In a previous update, we opened by explaining that a UI has the unique goal of being pleasing to the eye and yet something the player almost completely ignores. Well this actually went double for the Avatar Builder’s UI. While my original experiments were all too vivid, Charles Logan, our former and formidable Art Lead, showed us a better way: a subtle stage on which the character stands uncontested, a king in color in the middle, commanding all attention. The chargen UI has seen many attempts and iterations to get to where it is now, and we expect it has some yet to come. But the goal remains the same: subtle, smooth, and existing to frame and highlight the avatar being built in all its glory.
In the Beginning, There Was Color. A Lot.
The more minimal graphics of my early gameplay graphics did not, unfortunately, carry over to my first avatar builder experiments, although lessons learned working on the Nimbus about always maintaining scale and setting while working on pieces did. I think I was thinking of the colors of our predecessor. Either way, here it is, in all its all too technicolor glory.
Other than color, the way elements are oversized, and general space eating, it’s actually not so terrible. The inherent ideas about organizing the information and presenting things in a consistent manner aren’t bad, and placement is good. That said, this is definitely that early stage all creative people tend to be a bit embarrassed to talk about. I had it in me, but I had a lot to learn. But that curve to the options on the left was an idea that stuck and, eventually, made itself seen again.
Still, it was early experiments, and I did experiment quite a lot. I got my technique for prototyping down pat, and for preserving various stages sanely in a single document. I was ready for the next stage by the time Charles came along.
Chargen was the focus when Charles Logan entered the stage, and remained so for some time. Note the hand drawn mockup. I couldn’t do that to save my life, he spat them out in like ten minutes. At some point, we had an actual in-game prototype going, and Charles - because he could do everything - was involved in implementation. While no one denied it was just prototyping, it still indicated the direction we were headed aesthetically.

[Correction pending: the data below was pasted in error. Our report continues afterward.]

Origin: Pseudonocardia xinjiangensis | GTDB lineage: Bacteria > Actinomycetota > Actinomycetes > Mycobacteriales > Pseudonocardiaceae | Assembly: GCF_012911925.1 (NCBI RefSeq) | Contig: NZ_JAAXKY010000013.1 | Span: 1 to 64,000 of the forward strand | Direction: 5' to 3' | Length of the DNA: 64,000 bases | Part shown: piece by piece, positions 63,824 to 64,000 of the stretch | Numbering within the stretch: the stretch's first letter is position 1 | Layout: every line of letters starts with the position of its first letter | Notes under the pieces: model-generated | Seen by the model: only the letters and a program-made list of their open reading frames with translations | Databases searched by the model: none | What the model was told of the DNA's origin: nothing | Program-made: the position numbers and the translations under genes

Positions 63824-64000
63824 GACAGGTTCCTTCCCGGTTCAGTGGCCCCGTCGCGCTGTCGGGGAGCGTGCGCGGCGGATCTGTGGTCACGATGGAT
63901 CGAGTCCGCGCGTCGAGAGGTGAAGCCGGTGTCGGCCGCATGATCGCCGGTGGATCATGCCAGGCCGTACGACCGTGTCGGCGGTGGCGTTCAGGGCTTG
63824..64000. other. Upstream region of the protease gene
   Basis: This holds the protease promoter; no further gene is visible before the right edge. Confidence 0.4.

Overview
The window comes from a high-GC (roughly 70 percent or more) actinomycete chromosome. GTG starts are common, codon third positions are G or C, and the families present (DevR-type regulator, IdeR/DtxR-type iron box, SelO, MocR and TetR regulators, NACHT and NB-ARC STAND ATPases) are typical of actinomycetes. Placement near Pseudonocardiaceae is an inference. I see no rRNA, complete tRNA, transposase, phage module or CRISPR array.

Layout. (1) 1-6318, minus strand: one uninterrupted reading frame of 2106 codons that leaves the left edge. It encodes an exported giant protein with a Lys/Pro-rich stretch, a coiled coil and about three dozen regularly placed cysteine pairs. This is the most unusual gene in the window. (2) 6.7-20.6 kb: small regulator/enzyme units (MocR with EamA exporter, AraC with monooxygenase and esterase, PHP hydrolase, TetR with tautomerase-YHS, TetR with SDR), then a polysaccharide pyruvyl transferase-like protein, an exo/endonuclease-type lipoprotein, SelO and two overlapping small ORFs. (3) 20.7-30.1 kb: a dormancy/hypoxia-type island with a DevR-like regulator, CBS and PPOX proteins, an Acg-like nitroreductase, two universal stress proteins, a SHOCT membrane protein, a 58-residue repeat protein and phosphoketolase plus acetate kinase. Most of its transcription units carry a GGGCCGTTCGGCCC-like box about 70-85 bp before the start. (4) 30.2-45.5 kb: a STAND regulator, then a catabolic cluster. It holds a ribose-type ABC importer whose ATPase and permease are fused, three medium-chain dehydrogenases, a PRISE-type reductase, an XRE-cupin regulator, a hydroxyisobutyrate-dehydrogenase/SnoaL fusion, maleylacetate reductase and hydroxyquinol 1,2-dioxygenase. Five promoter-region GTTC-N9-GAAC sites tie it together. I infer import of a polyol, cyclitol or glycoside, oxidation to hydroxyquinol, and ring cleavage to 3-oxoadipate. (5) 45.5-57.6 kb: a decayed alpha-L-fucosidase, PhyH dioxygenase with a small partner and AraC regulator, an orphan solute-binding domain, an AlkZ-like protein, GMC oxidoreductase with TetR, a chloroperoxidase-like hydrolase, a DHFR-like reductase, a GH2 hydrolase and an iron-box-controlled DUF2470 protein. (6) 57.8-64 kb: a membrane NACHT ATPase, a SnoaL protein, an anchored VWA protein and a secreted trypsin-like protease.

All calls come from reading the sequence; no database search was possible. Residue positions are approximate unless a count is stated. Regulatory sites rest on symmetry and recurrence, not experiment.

Meanwhile, I was still involved. There was a longer term goal to figure out, and I was in Illustrator bouncing various design proposals off Charles, or trying to help figure out how we were going to organize the massive information dumps our highly customizable approach would present. I’d paid attention to what Charles had done, grabbed new screenshots for background context and adjusted to match the style Charles was adopting, with the result that the mockups I produced then are far less embarrassing to me now.
Eventually, the in-game prototype looked like this.
But by now, there was also an established ‘end goal’ UI. We knew what we wanted to end with. So the next time the Avatar Builder was rebuilt, the UI, while still prototype, was setting the stage for it. At some point, the Avatar Builder looked like this.
Whatever it might look like at first glance, it was a good start. The menus were all in place and in the right places, and more or less organized as intended. The radial menus were implemented, just very rough. It was ready for one more push. But Geeks (Jamie ‘Geeksgonebad’ Cunningham) was trying to stand in for too much, and graphics and UI was never supposed to be his wheelhouse. And Charles was gone - his other project, the one he’d been a part of since college, had funding, and he couldn’t do both anymore. At first, I stepped in the way I knew best - refining design in illustrator, only now I had to provide graphics we could work with. I wasn’t Charles, but I knew my limits and how to work with them, and those limits had expanded a bit over the years.
At first, I was defaulting to handing everything to someone else to implement. But Geeks was just too overwhelmed to spend much time on it, and it was finally becoming clear to me that trying to remotely guide someone else to make these kinds of adjustments was a good way to triple the time and frustration of completing a task. In the end, it would actually be easier to learn to do it myself. Which reminded me that I’d always intended to learn the systems, but someone who knew it better had always been there and it had always seemed more efficient to let them handle it. So, at last, I dived into UMG - Unreal Engine’s User Interface system. Swapping graphics was easy. Other parts were harder. I spent a lot of time growling at the limited control over combo boxes. I had to adjust the design here and there to work with what I could actually do. But in the end - and with a little help from Geeks - it looked like this: the Avatar Builder you’ve come to know and lust for from our last two videos.
Like any perfectionist, I’m not completely satisfied yet. I’d love to see those radial buttons default to something mostly transparent, becoming opaque on mouseover. I’d love to improve that thumbnail viewer. And of course, the color selector needs work. But it has become something we can show to the public and say ‘oh it’s not perfect, but it will get better. And in the meantime, have fun!’ Now the challenge lies elsewhere, in the infrastructure to support distribution.
Written by: Zack ‘ShadowElusive’ Singer
For more of Charles Logan's art visit: http://www.cloganart.com
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